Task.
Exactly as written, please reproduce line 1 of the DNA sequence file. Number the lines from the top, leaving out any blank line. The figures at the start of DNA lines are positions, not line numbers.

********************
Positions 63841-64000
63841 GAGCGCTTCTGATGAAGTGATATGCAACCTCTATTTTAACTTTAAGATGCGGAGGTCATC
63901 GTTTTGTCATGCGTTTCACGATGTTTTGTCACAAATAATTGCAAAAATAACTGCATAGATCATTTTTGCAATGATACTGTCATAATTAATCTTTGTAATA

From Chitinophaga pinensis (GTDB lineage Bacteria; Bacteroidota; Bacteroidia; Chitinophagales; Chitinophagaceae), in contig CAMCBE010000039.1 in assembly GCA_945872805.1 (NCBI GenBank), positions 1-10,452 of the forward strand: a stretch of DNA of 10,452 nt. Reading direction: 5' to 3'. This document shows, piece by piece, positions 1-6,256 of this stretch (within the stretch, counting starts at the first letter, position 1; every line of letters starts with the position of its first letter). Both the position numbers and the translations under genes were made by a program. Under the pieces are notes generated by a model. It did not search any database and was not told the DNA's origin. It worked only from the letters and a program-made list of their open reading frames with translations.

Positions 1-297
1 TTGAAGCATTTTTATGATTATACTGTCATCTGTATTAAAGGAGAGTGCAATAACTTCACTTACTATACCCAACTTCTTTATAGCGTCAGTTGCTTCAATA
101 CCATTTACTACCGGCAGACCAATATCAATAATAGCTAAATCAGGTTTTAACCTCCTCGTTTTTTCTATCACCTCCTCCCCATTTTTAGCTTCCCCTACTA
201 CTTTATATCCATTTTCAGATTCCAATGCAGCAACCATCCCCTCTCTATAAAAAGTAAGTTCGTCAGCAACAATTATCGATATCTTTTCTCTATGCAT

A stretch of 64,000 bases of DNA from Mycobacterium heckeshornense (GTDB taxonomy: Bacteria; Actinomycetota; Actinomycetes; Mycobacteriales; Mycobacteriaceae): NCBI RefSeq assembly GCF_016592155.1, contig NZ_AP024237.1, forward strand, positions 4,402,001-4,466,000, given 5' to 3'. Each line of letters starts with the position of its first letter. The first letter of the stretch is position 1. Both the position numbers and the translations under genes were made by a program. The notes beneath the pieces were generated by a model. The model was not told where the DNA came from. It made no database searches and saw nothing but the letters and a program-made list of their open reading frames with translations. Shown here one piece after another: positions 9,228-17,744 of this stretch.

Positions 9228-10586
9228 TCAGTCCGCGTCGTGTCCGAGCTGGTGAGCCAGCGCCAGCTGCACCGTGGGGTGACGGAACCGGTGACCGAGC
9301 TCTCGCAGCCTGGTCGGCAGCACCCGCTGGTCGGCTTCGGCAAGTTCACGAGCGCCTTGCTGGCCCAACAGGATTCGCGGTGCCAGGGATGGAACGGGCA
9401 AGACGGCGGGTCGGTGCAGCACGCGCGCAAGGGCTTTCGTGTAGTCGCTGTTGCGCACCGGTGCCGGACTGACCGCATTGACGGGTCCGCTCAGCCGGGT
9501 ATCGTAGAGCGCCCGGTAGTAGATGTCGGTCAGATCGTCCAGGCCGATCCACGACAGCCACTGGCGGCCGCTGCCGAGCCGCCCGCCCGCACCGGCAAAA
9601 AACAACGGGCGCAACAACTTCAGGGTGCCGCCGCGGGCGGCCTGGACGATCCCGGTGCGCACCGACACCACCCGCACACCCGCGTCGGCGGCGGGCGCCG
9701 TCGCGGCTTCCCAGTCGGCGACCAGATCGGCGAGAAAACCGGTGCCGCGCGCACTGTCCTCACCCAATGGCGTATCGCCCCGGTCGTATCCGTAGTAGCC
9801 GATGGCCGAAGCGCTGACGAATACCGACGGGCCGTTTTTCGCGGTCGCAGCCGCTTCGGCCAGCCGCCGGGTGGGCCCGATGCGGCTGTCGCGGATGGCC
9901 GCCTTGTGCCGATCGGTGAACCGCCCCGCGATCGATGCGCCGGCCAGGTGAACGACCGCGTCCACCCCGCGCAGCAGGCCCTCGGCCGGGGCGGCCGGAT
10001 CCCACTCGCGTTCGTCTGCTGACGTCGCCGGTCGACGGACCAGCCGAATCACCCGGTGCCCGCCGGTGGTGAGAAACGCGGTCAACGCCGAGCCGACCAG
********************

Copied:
Positions 63841-64000